Viewpoints

Changes in climate continue to make surveying watersheds tricky. ‘But we can change that’

In April 2015, I escorted then-Gov. Jerry Brown to Echo Summit, where we ceremoniously plunged a metal pole onto the dry, bare earth that typically would have been covered by snow but wasn’t that year. That spring, we were in the depths of a record-setting drought.

If you’re among the many Californians who remember the photo of that survey, you’ll probably recognize me. I’m the one wearing a ball cap with “DWR” plastered on the front. Until my retirement last December, I’d been measuring snow in California for nearly 40 years. As chief of the Cooperative Snow Surveys Program, I’ve had a front-row view of how changes in the state’s needs – and climate – have begun challenging our traditional snow measurement and forecasting methods.

More than a century ago, Dr. James E. Church developed methods that California now uses to measure snowpack and forecast how much water will enter our rivers and lakes each spring. These forecasts have benefited California by allowing for the efficient management of water for our cities and farms, our environment, and for the generation of clean hydroelectric power.

But the current forecasts rely on statistical descriptions of historical conditions. Those statistics are used to extrapolate the handful of “pixels” we can collect with manual surveys to create a “full picture” for watersheds that get surveyed. In my 40 years at the California Department of Water Resources, I have seen changes in climate that have convinced me that the full picture is changing and our extrapolation methods are losing value rapidly. This is especially true in extreme years, wet or dry – such as 2015, when the statistics are just not going to be accurate enough to meet our growing water management needs.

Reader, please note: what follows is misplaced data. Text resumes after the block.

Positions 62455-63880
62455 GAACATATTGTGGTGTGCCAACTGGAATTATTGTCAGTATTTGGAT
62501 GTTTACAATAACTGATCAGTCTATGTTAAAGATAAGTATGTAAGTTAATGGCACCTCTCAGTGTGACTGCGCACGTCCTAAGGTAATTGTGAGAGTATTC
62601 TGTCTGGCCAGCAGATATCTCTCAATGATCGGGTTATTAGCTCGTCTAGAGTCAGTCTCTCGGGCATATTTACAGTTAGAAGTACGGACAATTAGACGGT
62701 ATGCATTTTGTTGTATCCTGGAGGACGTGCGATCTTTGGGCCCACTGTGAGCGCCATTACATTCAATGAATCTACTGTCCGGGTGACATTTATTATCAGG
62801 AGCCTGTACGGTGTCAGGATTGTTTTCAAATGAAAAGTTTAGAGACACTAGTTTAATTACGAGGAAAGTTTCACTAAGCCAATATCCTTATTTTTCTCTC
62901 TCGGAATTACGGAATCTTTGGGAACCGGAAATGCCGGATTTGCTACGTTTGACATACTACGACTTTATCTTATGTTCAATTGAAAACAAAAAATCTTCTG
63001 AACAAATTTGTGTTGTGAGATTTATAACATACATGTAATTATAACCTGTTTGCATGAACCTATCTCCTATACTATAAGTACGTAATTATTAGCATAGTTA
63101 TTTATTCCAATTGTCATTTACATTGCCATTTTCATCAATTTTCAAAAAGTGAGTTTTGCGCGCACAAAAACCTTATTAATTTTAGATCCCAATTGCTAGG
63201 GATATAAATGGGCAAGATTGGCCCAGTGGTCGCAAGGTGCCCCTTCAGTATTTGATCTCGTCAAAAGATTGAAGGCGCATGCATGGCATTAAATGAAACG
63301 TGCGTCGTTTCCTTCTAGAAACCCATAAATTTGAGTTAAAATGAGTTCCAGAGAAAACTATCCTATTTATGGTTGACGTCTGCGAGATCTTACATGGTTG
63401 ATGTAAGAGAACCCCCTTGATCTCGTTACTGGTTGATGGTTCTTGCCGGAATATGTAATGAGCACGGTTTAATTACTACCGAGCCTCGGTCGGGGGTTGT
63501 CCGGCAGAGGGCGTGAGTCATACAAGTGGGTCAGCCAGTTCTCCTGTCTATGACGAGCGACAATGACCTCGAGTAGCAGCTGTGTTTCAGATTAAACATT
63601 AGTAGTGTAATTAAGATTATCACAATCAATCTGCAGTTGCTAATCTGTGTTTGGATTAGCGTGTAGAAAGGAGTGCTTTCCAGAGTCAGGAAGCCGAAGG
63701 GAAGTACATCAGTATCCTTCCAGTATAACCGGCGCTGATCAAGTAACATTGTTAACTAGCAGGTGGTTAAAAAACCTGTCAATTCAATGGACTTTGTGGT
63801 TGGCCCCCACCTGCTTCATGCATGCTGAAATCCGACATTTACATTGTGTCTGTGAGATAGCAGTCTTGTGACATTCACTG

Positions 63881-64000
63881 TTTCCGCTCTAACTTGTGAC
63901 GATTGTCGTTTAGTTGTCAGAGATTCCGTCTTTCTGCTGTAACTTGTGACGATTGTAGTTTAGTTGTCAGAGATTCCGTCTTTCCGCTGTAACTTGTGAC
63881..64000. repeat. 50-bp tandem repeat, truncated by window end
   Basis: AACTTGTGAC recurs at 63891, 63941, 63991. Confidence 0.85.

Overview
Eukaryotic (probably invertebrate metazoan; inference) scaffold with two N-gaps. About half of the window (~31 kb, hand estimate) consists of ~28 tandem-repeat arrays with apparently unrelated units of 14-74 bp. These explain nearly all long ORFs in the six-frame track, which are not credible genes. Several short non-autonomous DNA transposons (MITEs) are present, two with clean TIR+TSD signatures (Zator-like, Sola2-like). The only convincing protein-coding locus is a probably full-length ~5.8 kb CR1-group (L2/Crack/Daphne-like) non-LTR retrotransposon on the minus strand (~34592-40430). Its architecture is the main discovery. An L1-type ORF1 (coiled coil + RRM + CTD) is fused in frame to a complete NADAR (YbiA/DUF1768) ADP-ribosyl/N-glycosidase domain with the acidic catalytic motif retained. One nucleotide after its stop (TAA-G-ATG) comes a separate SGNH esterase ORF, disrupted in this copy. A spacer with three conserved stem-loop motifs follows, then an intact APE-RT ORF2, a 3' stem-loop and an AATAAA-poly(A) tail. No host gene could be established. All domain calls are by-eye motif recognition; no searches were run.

Opinion

But we can change that. For the past six years, California has collaborated with local water districts, flood agencies, power generators, environmental groups and NASA’s Jet Propulsion Laboratory to fund and operate the Airborne Snow Observatory. This program has allowed us to take aerial measurements of the snowpack on every square foot for several Sierra Nevada watersheds and turn them into runoff forecasts that are 96 percent to 98 percent accurate.

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Dale Kolke California Department of Water Resources
Senate Bill 487

California’s initial investment in the program has already begun to benefit operators in the Tuolumne Basin, where more than 150,000 acre feet of water was saved from spilling last year due to this program because water managers knew precisely how much water was stored in the snow.

Since 2016, agencies working on the San Joaquin River have used the data to optimize releases made to restore salmon. State and local flood agencies have incorporated it into their efforts to reduce public safety risks during the winter flood season. It holds untold more benefits for optimized hydroelectric power generation and groundwater recharge. It’s even useful for forest management. For example, it allows us to pinpoint tree mortality hotspots.

The aerial snow survey program supported by SB 487 is a game changer. It is, without a doubt, the most significant development in the history of snow surveys. In years when we must make do with less water, it’s crucial to know exactly what we have.

Frank Gehrke is the retired chief of California Cooperative Snow Surveys for the Department of Water Resources.
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